Scott Berkett: Man gets 5 years in prison after trying to hire undercover FBI agent on darknet to kill girlfriend
Posing as a hitman, the undercover FBI agent contacted Berkett on WhatsApp and sent him photos of the woman
LOS ANGLES, CALIFORNIA: A Beverly Hills man who tried to hire a hitman to kill a woman he once dated and who kept trying to end their relationship was sentenced on Monday, September 12 to 60 months in federal prison. United States District Judge Mark C Scarsi handed down a sentence to 25-year-old Scott Quinn Berkett. On June 13, 2022, he entered a plea of guilty to one count of using interstate facilities to commit murder for hire. Since his detention in this case in May 2021, he has been held by the federal government.
The victim and Berkett met online in 2020, and the woman flew to Los Angeles to meet Berkett in late October 2020, according to the affidavit in support of a criminal complaint in this case. The victim made several attempts to end the relationship after the October trip and described Berkett's actions as "sexually aggressive."
Months later, the woman's relative discovered that Berkett was still in touch with her and texted the defendant to let him know. When asked, Berkett replied, "Consider this matter closed."
Instead, according to court documents, Berkett paid $13,000 in Bitcoin to a mysterious internet organization to arrange the hit and an additional $1,000 to the alleged killer. The website turned out to be a sort of scam, and its owners gave law enforcement the defendant's communications and other details. The alleged hit man was actually a covert agent. According to federal prosecutors, Berkett gave the dark web organization a work order and stated that he wanted the murder to "look like an accident, but robbery gone wrong may work better."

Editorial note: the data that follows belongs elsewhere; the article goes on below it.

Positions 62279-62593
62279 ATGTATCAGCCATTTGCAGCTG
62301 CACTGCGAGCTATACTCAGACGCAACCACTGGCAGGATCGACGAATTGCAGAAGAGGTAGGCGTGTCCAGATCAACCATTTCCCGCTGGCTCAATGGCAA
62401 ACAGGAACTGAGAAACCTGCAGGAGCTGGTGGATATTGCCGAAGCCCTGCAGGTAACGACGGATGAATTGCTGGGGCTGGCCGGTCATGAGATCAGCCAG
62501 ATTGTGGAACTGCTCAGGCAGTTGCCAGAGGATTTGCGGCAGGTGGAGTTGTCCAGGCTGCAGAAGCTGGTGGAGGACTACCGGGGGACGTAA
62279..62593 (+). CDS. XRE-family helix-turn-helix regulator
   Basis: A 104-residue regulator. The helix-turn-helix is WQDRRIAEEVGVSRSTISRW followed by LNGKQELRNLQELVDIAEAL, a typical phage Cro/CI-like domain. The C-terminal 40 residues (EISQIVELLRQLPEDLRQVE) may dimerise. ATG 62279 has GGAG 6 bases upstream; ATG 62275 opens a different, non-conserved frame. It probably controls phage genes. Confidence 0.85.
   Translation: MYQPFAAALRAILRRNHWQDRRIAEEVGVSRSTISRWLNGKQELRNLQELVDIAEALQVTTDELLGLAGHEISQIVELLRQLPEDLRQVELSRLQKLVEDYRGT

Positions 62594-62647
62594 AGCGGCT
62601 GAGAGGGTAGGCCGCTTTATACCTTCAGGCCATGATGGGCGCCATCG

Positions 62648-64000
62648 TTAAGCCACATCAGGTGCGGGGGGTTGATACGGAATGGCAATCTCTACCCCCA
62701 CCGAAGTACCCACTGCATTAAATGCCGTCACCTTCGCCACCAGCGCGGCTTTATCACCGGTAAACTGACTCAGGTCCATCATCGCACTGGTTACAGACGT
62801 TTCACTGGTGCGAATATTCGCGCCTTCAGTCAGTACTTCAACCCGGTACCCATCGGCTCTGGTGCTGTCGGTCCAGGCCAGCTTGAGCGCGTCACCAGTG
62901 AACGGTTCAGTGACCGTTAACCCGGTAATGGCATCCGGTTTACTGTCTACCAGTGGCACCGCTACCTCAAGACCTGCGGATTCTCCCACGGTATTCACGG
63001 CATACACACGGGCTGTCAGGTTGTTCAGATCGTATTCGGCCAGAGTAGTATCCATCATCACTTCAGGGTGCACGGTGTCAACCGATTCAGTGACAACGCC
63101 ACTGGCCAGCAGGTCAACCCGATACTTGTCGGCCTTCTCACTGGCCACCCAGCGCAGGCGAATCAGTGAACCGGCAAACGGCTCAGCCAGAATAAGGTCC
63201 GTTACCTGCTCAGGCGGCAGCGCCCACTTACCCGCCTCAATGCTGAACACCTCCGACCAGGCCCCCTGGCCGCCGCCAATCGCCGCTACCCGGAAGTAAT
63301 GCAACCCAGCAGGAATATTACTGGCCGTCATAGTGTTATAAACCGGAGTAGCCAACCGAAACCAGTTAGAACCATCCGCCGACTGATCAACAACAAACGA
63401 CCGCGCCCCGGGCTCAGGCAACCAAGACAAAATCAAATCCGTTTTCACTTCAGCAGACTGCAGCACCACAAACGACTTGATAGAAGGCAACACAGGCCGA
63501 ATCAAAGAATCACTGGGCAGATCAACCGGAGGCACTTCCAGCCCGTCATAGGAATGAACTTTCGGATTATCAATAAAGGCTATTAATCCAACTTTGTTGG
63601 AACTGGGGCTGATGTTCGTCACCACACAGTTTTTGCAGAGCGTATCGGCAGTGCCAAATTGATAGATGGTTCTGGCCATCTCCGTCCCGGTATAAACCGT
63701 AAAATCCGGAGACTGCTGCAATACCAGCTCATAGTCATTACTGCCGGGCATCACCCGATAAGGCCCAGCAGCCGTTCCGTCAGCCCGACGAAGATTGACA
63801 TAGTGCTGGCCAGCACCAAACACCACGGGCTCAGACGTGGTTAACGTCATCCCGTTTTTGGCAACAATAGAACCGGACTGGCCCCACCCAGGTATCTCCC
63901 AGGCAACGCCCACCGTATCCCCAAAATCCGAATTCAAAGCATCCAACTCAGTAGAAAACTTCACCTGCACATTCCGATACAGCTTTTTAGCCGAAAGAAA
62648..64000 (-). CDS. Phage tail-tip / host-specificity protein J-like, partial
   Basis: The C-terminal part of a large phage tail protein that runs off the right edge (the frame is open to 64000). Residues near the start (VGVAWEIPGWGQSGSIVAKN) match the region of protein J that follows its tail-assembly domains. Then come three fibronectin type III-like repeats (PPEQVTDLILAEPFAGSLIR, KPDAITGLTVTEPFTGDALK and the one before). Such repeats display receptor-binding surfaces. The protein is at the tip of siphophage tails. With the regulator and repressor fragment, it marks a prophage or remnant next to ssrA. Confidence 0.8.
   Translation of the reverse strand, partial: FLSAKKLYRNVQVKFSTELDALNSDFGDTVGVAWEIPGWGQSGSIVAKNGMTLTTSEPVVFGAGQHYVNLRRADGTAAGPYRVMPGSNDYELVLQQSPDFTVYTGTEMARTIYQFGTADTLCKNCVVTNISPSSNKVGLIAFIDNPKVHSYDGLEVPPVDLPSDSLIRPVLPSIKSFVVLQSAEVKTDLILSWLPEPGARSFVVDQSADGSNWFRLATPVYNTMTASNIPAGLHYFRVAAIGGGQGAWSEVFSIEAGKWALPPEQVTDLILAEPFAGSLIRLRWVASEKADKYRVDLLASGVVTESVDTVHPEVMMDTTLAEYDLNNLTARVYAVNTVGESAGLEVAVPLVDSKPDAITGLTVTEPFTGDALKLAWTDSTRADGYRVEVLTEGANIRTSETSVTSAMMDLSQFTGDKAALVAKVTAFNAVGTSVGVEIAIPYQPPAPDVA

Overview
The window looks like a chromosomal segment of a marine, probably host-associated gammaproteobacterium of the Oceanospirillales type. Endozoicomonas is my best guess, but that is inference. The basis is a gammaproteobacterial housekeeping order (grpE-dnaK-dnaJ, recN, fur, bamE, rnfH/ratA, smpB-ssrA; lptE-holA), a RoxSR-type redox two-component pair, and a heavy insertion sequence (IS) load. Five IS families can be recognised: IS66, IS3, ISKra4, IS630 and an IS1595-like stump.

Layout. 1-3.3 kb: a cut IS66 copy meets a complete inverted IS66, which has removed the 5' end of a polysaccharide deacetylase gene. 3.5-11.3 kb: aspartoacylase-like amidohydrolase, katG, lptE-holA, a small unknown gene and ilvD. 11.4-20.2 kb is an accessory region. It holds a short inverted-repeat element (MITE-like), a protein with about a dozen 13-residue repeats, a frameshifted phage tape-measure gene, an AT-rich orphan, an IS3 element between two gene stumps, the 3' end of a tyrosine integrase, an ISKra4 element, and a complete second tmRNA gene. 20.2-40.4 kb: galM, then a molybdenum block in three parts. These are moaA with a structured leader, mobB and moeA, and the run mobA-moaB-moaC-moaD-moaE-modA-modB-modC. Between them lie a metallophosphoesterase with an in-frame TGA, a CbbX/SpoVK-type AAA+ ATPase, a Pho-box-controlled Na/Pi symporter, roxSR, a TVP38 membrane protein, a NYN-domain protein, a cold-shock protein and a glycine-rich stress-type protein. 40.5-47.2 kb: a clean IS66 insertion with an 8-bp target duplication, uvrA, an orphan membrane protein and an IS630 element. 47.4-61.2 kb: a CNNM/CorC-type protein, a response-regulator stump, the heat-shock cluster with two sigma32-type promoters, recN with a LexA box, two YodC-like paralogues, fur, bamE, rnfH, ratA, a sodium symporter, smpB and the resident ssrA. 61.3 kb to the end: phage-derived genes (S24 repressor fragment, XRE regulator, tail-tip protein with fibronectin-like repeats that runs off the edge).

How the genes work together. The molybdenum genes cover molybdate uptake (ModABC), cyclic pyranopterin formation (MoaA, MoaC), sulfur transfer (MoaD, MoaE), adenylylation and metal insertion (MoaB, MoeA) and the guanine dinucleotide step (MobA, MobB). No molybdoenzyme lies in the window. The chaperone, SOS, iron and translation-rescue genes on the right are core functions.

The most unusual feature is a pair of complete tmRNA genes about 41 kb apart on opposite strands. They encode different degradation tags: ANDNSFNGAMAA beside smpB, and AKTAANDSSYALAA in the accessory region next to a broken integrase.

In May 2021, the undercover agent who was acting as a hit man contacted Berkett and sent him a picture of RE, who Berkett confirmed was the intended victim. Prosecutors claim that during conversations with the alleged murderer, Berkett insisted on seeing a photo of the corpse as proof of death.
In a sentencing memo, the prosecution argued, "Berkett’s crime was not a momentary lapse in judgment, but a premeditated plot to kill the victim because she rejected his advances." prosecutors added, "While attempting to take a life is atrocious enough, [Berkett’s] chosen method of carrying out the crime – using the Dark Web to hire a hitman and cryptocurrency – speak to his sophistication, meticulous planning, and attempts to anonymize his illegal conduct in the commission of this offense, and are aggravating in nature."